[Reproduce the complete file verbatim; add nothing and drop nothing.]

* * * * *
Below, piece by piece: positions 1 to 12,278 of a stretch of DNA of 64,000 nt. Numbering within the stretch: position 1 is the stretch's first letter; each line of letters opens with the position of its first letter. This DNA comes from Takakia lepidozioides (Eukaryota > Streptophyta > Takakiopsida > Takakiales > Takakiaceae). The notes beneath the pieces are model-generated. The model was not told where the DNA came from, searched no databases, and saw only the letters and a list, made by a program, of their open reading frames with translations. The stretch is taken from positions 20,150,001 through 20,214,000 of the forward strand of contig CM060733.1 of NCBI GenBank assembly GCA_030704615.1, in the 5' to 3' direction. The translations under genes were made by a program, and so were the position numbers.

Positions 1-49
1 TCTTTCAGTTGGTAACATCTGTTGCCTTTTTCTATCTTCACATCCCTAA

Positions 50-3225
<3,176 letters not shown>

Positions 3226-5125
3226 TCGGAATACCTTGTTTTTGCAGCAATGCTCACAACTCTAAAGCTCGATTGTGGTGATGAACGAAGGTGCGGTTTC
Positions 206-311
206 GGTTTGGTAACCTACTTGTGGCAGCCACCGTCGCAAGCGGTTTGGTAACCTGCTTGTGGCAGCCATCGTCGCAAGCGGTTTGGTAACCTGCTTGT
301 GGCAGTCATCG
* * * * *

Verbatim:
Below, piece by piece: positions 1 to 12,278 of a stretch of DNA of 64,000 nt. Numbering within the stretch: position 1 is the stretch's first letter; each line of letters opens with the position of its first letter. This DNA comes from Takakia lepidozioides (Eukaryota > Streptophyta > Takakiopsida > Takakiales > Takakiaceae). The notes beneath the pieces are model-generated. The model was not told where the DNA came from, searched no databases, and saw only the letters and a list, made by a program, of their open reading frames with translations. The stretch is taken from positions 20,150,001 through 20,214,000 of the forward strand of contig CM060733.1 of NCBI GenBank assembly GCA_030704615.1, in the 5' to 3' direction. The translations under genes were made by a program, and so were the position numbers.

Positions 1-49
1 TCTTTCAGTTGGTAACATCTGTTGCCTTTTTCTATCTTCACATCCCTAA

Positions 50-3225
<3,176 letters not shown>

Positions 3226-5125
3226 TCGGAATACCTTGTTTTTGCAGCAATGCTCACAACTCTAAAGCTCGATTGTGGTGATGAACGAAGGTGCGGTTTC
Positions 206-311
206 GGTTTGGTAACCTACTTGTGGCAGCCACCGTCGCAAGCGGTTTGGTAACCTGCTTGTGGCAGCCATCGTCGCAAGCGGTTTGGTAACCTGCTTGT
301 GGCAGTCATCG